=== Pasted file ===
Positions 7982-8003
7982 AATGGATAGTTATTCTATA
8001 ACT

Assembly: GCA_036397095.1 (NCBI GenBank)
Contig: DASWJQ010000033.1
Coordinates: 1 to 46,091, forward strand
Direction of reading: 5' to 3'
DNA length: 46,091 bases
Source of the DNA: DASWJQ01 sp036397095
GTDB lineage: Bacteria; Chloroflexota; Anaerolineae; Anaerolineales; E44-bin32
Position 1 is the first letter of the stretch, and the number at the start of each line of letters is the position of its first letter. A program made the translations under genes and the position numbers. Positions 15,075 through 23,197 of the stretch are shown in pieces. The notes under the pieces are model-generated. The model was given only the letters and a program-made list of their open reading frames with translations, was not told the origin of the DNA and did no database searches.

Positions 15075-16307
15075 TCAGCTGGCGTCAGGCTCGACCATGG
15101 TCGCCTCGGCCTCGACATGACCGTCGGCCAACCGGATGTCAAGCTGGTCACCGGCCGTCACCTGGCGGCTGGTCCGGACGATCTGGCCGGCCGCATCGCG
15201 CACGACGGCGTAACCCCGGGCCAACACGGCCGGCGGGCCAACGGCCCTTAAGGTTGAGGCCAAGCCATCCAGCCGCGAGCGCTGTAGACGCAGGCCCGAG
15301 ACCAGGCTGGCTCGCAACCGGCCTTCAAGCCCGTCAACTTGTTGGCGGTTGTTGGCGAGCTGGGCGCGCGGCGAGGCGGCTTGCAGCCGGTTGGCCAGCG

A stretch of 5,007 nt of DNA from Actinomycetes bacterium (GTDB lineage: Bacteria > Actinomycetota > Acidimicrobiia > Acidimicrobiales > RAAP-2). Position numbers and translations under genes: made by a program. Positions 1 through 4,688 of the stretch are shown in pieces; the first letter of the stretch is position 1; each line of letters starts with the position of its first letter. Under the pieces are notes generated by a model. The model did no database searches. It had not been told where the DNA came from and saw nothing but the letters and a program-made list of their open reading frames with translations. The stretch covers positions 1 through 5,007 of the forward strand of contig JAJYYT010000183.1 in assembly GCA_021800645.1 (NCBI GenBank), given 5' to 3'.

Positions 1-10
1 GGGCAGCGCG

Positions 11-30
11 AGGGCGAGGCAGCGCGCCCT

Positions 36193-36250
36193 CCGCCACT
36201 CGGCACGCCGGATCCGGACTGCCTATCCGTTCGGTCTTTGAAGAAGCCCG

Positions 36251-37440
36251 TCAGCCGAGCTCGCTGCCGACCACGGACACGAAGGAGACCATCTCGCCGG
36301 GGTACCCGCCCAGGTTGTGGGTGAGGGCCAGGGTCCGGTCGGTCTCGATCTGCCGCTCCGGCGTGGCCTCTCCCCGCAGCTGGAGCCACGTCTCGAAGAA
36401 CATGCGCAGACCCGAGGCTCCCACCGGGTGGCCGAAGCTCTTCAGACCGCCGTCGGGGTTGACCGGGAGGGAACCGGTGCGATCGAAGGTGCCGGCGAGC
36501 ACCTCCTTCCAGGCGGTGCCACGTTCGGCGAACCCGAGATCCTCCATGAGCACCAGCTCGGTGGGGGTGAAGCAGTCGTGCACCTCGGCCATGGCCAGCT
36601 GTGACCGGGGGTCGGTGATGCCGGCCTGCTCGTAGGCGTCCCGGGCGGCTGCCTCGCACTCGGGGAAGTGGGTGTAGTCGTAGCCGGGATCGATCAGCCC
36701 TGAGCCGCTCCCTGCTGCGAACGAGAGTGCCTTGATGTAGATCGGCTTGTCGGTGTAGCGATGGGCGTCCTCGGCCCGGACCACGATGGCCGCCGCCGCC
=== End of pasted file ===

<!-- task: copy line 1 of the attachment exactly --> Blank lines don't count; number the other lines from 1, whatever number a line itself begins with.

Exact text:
Positions 7982-8003